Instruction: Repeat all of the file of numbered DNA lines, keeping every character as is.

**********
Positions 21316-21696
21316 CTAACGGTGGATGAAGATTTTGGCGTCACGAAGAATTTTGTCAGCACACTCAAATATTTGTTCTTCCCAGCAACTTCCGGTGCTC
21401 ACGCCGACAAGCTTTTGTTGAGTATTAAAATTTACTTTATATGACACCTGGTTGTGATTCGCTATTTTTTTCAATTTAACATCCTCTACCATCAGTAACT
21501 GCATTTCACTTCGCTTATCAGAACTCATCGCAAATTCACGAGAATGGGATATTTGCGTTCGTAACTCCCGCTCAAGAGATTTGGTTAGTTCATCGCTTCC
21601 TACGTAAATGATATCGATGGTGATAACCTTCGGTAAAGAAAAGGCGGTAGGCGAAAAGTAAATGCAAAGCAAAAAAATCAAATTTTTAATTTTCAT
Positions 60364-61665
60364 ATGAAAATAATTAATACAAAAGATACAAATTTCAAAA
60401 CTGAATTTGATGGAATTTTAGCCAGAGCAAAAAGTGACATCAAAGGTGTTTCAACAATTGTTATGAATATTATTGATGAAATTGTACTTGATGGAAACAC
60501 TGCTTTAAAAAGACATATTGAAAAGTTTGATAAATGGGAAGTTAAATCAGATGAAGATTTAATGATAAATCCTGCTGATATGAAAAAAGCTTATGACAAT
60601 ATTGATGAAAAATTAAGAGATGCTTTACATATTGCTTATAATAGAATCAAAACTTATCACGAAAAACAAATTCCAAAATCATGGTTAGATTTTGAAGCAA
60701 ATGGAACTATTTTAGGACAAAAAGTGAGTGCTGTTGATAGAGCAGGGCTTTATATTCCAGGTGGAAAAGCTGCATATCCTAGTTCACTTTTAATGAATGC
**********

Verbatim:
Positions 21316-21696
21316 CTAACGGTGGATGAAGATTTTGGCGTCACGAAGAATTTTGTCAGCACACTCAAATATTTGTTCTTCCCAGCAACTTCCGGTGCTC
21401 ACGCCGACAAGCTTTTGTTGAGTATTAAAATTTACTTTATATGACACCTGGTTGTGATTCGCTATTTTTTTCAATTTAACATCCTCTACCATCAGTAACT
21501 GCATTTCACTTCGCTTATCAGAACTCATCGCAAATTCACGAGAATGGGATATTTGCGTTCGTAACTCCCGCTCAAGAGATTTGGTTAGTTCATCGCTTCC
21601 TACGTAAATGATATCGATGGTGATAACCTTCGGTAAAGAAAAGGCGGTAGGCGAAAAGTAAATGCAAAGCAAAAAAATCAAATTTTTAATTTTCAT
Positions 60364-61665
60364 ATGAAAATAATTAATACAAAAGATACAAATTTCAAAA
60401 CTGAATTTGATGGAATTTTAGCCAGAGCAAAAAGTGACATCAAAGGTGTTTCAACAATTGTTATGAATATTATTGATGAAATTGTACTTGATGGAAACAC
60501 TGCTTTAAAAAGACATATTGAAAAGTTTGATAAATGGGAAGTTAAATCAGATGAAGATTTAATGATAAATCCTGCTGATATGAAAAAAGCTTATGACAAT
60601 ATTGATGAAAAATTAAGAGATGCTTTACATATTGCTTATAATAGAATCAAAACTTATCACGAAAAACAAATTCCAAAATCATGGTTAGATTTTGAAGCAA
60701 ATGGAACTATTTTAGGACAAAAAGTGAGTGCTGTTGATAGAGCAGGGCTTTATATTCCAGGTGGAAAAGCTGCATATCCTAGTTCACTTTTAATGAATGC